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Gene trajectory inference for single-cell data by optimal transport metrics


Single-cell RNA sequencing has been widely used to investigate cell state transitions and gene dynamics of biological processes. Current strategies to infer the sequential dynamics of genes in a process typically rely on constructing cell pseudotime through cell trajectory inference. However, the presence of concurrent gene processes in the same group of cells and technical noise can obscure the true progression of the processes studied. To address this challenge, we present GeneTrajectory, an approach that identifies trajectories of genes rather than trajectories of cells. Specifically, optimal transport distances are calculated between gene distributions across the cell–cell graph to extract gene programs and define their gene pseudotemporal order. Here we demonstrate that GeneTrajectory accurately extracts progressive gene dynamics in myeloid lineage maturation. Moreover, we show that GeneTrajectory deconvolves key gene programs underlying mouse skin hair follicle dermal condensate differentiation that could not be resolved by cell trajectory approaches. GeneTrajectory facilitates the discovery of gene programs that control the changes and activities of biological processes.

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Fig. 1: Overview of GeneTrajectory.
Fig. 2: GeneTrajectory performance assessment based on simulation experiments.
Fig. 3: Gene trajectory inference on a myeloid scRNA-seq dataset.
Fig. 4: GeneTrajectory deconvolves two mixed processes during DC genesis.
Fig. 5: Gene dynamics comparative analysis.
Fig. 6: GeneTrajectory outperforms other methods in inferring gene ordering along concurrent processes.

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Data availability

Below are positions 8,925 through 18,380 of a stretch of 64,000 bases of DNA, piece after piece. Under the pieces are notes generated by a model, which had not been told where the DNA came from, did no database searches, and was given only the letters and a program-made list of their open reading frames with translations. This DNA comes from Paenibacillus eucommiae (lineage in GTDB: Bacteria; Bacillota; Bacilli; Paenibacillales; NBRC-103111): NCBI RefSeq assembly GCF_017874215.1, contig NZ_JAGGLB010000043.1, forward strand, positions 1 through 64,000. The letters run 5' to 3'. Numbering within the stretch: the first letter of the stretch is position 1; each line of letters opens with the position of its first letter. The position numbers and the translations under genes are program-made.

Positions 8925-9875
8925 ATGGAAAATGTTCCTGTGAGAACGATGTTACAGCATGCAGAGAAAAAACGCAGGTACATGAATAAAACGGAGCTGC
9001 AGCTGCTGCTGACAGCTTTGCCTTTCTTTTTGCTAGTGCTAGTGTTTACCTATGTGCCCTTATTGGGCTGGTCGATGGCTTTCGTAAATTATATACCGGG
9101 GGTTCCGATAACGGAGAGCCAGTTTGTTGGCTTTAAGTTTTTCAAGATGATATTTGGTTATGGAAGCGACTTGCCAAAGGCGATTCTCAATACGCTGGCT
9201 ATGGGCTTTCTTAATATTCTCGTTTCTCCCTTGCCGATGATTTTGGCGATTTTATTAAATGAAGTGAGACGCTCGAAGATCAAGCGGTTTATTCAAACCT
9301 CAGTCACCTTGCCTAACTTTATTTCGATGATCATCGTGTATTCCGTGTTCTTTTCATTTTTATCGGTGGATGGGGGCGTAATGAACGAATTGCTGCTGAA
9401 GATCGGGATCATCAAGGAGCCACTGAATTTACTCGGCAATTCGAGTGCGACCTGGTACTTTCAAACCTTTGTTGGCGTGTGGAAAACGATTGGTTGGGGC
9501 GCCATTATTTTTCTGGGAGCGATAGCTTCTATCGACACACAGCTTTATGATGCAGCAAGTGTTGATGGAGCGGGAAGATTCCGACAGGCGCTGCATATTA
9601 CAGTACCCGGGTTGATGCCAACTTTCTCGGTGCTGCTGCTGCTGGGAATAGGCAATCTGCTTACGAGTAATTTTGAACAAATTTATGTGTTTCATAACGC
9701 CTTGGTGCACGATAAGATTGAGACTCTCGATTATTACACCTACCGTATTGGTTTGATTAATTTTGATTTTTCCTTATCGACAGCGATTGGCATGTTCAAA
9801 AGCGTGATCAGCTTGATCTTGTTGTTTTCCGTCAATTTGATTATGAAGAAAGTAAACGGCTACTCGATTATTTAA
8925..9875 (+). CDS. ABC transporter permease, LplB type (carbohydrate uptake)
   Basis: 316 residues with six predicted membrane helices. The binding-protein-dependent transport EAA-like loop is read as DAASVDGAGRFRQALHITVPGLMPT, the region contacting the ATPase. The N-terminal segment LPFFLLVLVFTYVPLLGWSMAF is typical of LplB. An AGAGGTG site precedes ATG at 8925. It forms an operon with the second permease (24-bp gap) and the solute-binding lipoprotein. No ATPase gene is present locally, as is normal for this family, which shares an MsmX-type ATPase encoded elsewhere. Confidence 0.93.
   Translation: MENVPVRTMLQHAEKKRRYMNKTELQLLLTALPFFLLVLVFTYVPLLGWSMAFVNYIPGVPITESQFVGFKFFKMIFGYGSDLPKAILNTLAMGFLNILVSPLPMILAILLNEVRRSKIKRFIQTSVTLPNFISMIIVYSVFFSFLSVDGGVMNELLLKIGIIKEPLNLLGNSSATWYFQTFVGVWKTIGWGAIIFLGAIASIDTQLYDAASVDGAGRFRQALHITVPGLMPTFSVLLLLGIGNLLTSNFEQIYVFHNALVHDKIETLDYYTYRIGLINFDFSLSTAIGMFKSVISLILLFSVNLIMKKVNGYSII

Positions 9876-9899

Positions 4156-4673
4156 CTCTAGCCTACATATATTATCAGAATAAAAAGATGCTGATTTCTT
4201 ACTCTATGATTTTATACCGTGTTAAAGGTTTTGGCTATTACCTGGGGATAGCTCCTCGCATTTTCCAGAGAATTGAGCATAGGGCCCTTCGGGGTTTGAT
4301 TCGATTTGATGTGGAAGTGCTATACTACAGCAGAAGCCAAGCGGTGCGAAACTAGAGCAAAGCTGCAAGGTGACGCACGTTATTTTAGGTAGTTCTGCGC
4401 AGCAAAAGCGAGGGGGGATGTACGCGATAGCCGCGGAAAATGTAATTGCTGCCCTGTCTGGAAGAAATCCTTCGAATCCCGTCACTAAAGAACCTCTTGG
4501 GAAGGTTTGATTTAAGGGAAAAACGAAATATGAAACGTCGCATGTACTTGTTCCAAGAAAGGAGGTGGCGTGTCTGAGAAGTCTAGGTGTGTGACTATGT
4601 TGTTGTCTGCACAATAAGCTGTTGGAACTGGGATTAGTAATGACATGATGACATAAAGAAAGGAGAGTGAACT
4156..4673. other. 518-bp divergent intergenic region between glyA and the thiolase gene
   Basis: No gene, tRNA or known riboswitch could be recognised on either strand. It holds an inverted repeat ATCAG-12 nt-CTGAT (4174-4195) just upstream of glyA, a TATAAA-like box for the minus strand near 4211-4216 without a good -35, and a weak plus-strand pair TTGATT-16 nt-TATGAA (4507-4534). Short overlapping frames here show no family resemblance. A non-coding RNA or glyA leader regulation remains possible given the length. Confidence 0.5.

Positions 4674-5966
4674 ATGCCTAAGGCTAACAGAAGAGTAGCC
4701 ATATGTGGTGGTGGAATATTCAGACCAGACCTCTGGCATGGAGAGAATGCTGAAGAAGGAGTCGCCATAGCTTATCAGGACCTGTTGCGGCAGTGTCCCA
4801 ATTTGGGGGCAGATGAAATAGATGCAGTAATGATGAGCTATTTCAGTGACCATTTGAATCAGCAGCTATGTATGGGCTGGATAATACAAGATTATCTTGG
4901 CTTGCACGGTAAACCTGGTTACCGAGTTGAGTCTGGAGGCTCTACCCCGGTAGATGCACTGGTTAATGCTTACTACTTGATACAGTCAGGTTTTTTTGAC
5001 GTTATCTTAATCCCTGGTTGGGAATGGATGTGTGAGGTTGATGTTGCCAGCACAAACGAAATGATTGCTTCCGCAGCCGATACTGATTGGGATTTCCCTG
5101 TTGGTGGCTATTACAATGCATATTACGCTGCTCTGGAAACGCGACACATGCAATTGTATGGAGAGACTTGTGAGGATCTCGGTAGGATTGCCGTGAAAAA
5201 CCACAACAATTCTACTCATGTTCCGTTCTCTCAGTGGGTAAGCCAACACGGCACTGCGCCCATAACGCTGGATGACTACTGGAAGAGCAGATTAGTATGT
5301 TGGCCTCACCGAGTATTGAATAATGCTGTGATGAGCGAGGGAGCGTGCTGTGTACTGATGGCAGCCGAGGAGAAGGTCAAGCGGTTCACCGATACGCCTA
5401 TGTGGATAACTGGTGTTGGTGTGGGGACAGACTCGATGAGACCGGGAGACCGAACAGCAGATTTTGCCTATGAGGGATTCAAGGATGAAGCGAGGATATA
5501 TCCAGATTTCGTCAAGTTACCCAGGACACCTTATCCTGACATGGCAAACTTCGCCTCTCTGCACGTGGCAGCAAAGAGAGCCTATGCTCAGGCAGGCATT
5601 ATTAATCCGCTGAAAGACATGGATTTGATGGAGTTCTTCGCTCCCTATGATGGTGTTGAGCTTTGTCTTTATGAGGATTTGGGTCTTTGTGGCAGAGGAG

The human PBMC scRNA-seq dataset is available at The mouse embryonic skin dataset generated and analyzed in this study is available from the Gene Expression Omnibus with the accession GSE255534. The processed Seurat data objects for these two datasets are available at Figshare ( The Cyclebase gene list was extracted from Supplementary Table 5 in ref. 60.

Code availability

The R package of GeneTrajectory and the code used for data analysis are available on GitHub (


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The authors thank J. Yang and M. Roulis for fruitful discussions. This study was supported by the National Institutes of Health (NIH) under grants R01GM131642 (to Y.K. and X.C.), UM1DA051410, U54AG076043, U54AG079759, P50CA121974 and U01DA053628 (to Y.K.). X.C. is also partially supported by the National Science Foundation (NSF) grant DMS-2237842. P.M. is supported by the National Institute of Arthritis and Musculoskeletal and Skin Diseases (NIAMS) grant R01AR076420.

Author information

Authors and Affiliations



R.Q., X.C. and Y.K. conceived the project and designed the framework. R.Q. and X.C. developed the method. R.Q. performed data analysis and wrote the manuscript. X.C. developed the computation methodology based on mathematical theories and contributed to writing. P.M. performed the experiments and interpreted the findings. Y.K., P.M., J.S.S. and E.S. contributed to the writing and offered vital insights into improving the work. E.S., P.M., R.A.F. and I.D.O. contributed to the overall biological interpretation. B.L. and R.C. offered conceptual insights related to the theoretical framework. F.S. assisted in software implementation. S.P. assisted in experimental data analysis. J.G. assisted in writing.

Corresponding author

Correspondence to Yuval Kluger.

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Competing interests

R.A.F. is an advisor to GlaxoSmithKline, Zai Lab and Ventus Therapeutics. F.S. is employed as a director by PCMGF Limited. I.D.O. is the founder and president of Plythera and receives research funding from Ventus Therapeutics and SenTry.